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UGA gets grant for public school 'science of food'

By Faith Peppers
University of Georgia

With Georgia public schools struggling to meet the global demand for science education, the University of Georgia has secured a $1.4 million National Science Foundation grant to create "The Science Behind Our Food" for classroom teachers.

"Much has been written in recent years about the status of science teaching in U.S. public schools," said David Knauft, associate dean for instruction for the UGA College of Agricultural and Environmental Sciences. "That's the basis for this program."

Results from the 2000 National Survey of Science and Mathematics Education showed that when asked about their qualifications to teach plant biology, only 46 percent of teachers reported they were very well qualified. Even fewer reported being very well qualified to teach environmental and resource issues.

"When asked about recent course work in the sciences, only 22 percent of middle school teachers and 37 percent of high school teachers reported having taken a course in the previous three years," Knauft said.

TSBOF goal

"Our goal in 'The Science Behind Our Food' is to address these findings directly through a collaborative effort of the CAES and UGA's College of Education," Knauft said. "The project will provide resources and training for middle and high school science teachers to provide inquiry-based instruction for their students."

The researchers also hope to:

  • Establish partnerships that link public school science teachers and NSF graduate teaching fellows (GTFs) to improve science teaching.
  • Create a community where teachers serve as expert resources to GTFs and UGA faculty on instruction-related issues.
  • Use the community to identify science concepts that students find hard to grasp or inaccessible.
  • Bring science-related resources centered on these concepts to public schools in forms easy for teachers to use. These would include student-run experiments, Weekend Discovery kits that students take home, research facility tours, ask-a-scientist questions-and-answers through videoconferencing, up-to-date news items and other related activities customized to the needs of individual teachers.
  • Provide a Web-based linkage to experts, activities, curriculum alignment, lessons and reference information.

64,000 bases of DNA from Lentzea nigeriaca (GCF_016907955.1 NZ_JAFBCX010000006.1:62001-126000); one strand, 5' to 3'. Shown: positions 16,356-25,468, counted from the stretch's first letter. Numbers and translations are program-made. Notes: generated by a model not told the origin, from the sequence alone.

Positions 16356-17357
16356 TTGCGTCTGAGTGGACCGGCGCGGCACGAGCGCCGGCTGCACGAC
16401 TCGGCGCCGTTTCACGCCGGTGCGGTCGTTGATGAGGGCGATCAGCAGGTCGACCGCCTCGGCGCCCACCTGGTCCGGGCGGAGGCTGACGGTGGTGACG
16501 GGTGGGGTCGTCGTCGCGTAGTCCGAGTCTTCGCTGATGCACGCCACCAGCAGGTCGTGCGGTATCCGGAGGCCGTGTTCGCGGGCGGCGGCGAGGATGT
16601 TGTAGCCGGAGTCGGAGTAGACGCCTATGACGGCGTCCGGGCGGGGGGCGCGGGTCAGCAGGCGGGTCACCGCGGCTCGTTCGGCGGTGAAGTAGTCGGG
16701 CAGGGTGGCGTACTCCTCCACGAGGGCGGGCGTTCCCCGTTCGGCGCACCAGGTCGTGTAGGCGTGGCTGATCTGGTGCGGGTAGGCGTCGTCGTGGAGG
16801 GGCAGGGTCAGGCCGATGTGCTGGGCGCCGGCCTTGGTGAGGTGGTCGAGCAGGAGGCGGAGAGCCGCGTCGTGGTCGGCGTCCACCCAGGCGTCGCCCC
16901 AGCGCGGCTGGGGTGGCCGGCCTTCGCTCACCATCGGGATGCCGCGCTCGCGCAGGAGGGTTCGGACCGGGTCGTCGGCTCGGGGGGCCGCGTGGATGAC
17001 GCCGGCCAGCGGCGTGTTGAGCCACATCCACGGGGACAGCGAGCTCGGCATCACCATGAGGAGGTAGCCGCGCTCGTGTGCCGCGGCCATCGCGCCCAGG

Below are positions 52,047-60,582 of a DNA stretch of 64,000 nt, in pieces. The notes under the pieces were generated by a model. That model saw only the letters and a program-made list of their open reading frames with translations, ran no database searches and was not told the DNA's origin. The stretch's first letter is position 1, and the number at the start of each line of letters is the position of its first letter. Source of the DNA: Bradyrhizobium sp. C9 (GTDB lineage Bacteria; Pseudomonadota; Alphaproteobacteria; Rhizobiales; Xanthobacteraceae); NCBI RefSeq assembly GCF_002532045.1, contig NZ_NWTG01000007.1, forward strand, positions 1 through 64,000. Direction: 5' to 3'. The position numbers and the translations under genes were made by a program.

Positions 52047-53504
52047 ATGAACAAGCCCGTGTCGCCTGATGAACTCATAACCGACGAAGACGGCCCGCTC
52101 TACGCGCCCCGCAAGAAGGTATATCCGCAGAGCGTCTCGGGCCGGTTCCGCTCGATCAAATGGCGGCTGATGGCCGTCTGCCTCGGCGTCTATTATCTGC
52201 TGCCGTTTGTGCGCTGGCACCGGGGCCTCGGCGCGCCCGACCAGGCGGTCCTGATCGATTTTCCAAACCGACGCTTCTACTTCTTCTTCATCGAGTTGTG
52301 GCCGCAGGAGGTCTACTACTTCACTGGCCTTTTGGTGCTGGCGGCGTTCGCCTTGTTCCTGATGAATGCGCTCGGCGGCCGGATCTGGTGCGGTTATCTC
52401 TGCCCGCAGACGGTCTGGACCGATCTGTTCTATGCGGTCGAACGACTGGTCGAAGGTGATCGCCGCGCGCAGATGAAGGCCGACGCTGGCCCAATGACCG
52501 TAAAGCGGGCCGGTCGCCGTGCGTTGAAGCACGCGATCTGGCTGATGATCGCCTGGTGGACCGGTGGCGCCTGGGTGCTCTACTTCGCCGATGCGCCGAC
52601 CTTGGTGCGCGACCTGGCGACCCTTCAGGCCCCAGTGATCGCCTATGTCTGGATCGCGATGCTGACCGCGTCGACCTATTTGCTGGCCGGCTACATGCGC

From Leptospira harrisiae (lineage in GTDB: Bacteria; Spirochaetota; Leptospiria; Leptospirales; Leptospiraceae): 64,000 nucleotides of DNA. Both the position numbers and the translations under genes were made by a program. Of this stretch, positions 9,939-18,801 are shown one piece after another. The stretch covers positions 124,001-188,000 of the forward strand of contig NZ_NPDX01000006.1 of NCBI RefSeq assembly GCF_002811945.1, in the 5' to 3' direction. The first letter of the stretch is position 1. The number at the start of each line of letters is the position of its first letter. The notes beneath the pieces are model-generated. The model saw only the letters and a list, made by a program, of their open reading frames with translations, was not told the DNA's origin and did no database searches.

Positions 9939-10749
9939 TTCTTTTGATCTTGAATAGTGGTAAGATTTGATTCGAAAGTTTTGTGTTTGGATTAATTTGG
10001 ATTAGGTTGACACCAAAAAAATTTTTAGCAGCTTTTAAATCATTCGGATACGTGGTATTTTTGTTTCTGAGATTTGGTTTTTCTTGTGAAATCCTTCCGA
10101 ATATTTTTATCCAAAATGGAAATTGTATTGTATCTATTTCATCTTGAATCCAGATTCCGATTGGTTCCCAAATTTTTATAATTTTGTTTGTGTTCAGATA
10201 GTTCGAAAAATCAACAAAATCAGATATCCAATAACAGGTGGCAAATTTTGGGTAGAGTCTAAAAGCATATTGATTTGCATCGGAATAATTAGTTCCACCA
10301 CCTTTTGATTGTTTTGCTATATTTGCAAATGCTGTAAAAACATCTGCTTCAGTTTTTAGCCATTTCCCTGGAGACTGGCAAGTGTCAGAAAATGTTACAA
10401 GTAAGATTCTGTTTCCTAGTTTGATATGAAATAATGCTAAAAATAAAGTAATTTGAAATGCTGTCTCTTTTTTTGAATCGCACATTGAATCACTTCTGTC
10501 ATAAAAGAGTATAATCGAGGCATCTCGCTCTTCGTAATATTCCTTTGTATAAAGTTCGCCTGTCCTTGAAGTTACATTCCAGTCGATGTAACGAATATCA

State-of-the-art support

"This program gives teachers access to state-of-the art information and resources," said Steve Oliver, associate professor of science education and one of four co-principal investigators. "Teachers need up-to-date information. And if you haven't had a biology course recently, things have changed. There's no way anybody can keep up with biology."

Oliver said the program also aims to change what people think of the CAES. "A lot of people think of a plow," Oliver said. "But state-of-the-art science being done in the CAES is just as high-level ... as what's being done anyplace.

"They have people sequencing the genome of the peanut. They've got the first cloned cow (from a carcass)," he said. "We've got a high level of research in a lot of those areas going on. So we want to change people's opinion about that."

Starts with fellows

The program will be started through GTFs' work with public school science teachers as liaisons, technologists, resource providers and co-teachers. A startup summer institute, with teachers, GTFs and UGA faculty members, will develop programs to assess the science learning objectives that are hardest for students to master or for teachers to get across with available resources.

Teachers and GTFs will create real-world demonstrations and experiments to provide teachers more knowledge and students real-world activities related to the hard-to-learn concepts.

The activities will draw on research in nutrition, biochemistry, genetics, engineering, biology, physiology and other disciplines within the CAES.

"We also want to inform people about the science that's involved in food," Oliver said. "We titled this 'The Science Behind Our Food' because we can use food-related examples to teach biology."

"It's an important educational issue," he said. "Kids don't know where meat comes from. A lot of school children have no idea of the link between the cows and hamburgers. That's a link we need to make. People need to know that."

(Faith Peppers is the director of public affairs with the University of Georgia College of Agricultural and Environmental Sciences.)

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